Mia Lui reports on the way forward for supporting students’ safety.
It is now difficult to imagine a time in which #MeToo was not a principle phrase within our vocabulary. Over the last year, a wave of revelations hit the headlines, shaking the foundations of large industries and organisations. The scope of the campaign points to a problem that extends well beyond Hollywood – and academic institutions are by no means exempt. A survey of 4,500 students published in March by campaign group Revolt Sexual Assault and education website The Student Room found that more than three in five students have been sexually assaulted or harassed at university.
UK universities have been accused of failing to tackle the issue, many of them not implementing the reforms recommended by a Universities UK taskforce in October 2016. A UUK report published in March did indicate that some progress had been made in dealing with misconduct, but this was variable and limited to specific institutions. Research carried out by the Guardian also showed wide discrepancies in the ways universities record incidents, despite one of the UUK recommendations being a centralised reporting system.
However, this issue is not limited to the student body, as multiple investigations this year have found misconduct by staff in UK universities to be at epidemic levels. A breakthrough investigation conducted by the NUS was released in April 2018, publishing findings involving more than 1,800 students across UK universities; only one in 10 students who have experienced sexual misconduct by staff reported the incident, whilst 90% of those who did felt that their university had failed them.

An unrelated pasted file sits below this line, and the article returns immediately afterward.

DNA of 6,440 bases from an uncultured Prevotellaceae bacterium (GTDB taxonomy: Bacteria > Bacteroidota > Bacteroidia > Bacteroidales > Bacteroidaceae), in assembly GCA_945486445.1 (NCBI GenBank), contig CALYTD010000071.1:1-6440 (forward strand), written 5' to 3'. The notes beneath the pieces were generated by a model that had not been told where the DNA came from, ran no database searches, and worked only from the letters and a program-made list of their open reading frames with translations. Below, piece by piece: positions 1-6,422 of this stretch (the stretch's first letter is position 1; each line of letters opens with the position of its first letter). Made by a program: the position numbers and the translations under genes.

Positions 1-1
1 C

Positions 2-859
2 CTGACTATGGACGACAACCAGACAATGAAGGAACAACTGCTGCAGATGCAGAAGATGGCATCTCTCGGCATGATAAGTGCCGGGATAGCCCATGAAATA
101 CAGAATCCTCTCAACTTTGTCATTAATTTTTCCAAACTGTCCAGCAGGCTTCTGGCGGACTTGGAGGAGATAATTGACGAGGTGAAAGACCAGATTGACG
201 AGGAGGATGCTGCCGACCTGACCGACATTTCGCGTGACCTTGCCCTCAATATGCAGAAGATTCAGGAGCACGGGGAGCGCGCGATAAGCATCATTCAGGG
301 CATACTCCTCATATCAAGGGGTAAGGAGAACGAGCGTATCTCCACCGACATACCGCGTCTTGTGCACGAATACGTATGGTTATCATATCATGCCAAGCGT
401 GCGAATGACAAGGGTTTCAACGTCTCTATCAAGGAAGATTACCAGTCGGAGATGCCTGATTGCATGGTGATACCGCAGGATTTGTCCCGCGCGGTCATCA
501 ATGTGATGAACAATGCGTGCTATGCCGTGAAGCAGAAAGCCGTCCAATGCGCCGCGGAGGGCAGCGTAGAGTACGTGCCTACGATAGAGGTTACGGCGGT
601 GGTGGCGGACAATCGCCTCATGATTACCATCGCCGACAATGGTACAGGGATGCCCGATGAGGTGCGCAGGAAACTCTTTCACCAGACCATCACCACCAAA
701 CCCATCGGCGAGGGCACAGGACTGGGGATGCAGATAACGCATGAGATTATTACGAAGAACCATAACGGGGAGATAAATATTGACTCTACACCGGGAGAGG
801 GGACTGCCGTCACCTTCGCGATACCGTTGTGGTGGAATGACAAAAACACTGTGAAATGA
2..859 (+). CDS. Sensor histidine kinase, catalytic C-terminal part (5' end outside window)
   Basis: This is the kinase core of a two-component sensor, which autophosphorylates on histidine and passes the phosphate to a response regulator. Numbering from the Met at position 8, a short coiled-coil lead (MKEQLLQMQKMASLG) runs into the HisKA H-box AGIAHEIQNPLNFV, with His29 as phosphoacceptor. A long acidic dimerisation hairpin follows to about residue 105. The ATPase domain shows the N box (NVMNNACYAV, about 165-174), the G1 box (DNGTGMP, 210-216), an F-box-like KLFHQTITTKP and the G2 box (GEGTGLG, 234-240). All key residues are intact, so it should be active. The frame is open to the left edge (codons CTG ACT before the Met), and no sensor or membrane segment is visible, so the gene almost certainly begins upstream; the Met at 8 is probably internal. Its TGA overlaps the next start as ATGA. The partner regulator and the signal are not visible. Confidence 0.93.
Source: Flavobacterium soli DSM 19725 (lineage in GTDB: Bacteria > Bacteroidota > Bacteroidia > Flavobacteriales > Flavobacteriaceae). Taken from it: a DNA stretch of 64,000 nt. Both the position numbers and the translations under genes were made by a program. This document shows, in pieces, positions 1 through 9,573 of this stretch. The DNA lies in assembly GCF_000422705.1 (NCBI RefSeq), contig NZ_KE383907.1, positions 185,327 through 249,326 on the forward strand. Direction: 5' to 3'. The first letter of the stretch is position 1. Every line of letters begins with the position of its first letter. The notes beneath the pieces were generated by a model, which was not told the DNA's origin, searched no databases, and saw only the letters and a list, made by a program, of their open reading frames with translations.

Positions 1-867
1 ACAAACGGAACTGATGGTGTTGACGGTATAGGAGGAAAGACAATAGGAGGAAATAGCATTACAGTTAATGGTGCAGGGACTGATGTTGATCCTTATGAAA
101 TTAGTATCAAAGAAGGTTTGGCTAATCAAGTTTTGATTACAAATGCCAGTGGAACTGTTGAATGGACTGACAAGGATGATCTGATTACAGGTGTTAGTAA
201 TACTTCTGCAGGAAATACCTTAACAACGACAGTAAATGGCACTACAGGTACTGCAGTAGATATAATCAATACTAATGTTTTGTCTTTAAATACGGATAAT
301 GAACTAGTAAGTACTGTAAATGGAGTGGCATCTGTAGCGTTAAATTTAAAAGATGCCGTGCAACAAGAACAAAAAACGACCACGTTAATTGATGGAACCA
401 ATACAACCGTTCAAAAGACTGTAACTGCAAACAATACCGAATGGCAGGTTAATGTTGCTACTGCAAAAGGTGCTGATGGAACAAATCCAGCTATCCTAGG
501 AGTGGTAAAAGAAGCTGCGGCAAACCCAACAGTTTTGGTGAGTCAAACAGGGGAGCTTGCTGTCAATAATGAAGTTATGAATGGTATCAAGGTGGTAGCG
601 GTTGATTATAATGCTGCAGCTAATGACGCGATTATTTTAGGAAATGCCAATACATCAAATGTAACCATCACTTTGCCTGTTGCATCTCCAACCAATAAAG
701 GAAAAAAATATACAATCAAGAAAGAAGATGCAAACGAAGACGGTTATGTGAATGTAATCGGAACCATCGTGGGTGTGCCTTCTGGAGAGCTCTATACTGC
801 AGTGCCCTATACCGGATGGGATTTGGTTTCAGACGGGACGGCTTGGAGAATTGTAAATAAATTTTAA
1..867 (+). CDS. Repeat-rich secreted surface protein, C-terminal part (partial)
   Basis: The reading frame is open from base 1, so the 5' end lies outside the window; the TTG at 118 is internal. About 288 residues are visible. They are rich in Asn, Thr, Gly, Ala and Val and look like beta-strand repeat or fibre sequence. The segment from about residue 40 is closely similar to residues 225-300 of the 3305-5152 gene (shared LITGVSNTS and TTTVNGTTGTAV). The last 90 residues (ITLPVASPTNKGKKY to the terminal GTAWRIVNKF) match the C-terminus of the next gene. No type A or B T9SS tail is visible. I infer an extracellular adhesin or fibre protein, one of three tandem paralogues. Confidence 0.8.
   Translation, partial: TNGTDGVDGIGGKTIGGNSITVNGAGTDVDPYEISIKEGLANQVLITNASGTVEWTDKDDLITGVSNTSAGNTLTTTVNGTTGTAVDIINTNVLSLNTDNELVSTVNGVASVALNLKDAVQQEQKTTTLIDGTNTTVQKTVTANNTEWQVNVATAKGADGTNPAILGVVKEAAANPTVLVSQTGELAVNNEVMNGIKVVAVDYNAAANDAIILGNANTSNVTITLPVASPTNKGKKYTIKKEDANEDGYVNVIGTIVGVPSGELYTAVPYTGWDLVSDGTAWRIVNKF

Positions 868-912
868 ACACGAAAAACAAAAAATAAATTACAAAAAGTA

UCL is planning to publish annual data on harassment, bullying, and sexual misconduct to improve transparency after the Guardian reported that victims of sexual misconduct in the university’s science faculty were unhappy with how complaints were processed by the institution. Michael Arthur, UCL Provost, publicly addressed the issue: “UCL has learned from past cases and I will be doing my utmost to drive through the necessary improvements to ensure that going forward, our values of respect and tolerance are upheld by all.” He also said that he is personally overseeing UCL’s new strategy to address sexual misconduct. Whilst the prospect of “going forward” is encouraging, it does provoke the question: does it take national news coverage to impel the university to effectively tackle sexual harassment?
The Full Stop campaign, which aims to “develop an institution-wide strategy for addressing sexual harassment”, is still in its early stages following a conference held in June 2017. The Preventing Sexual Misconduct Strategy Group was also established around this time, whose primary objectives were to re-examine existing systems of processing sexual misconduct complaints, as well as recommending new prevention strategies and providing increased support to victims. Yet development of the Full Stop campaign has taken more than a year, and reforms of UCL policy have not made a visible impact.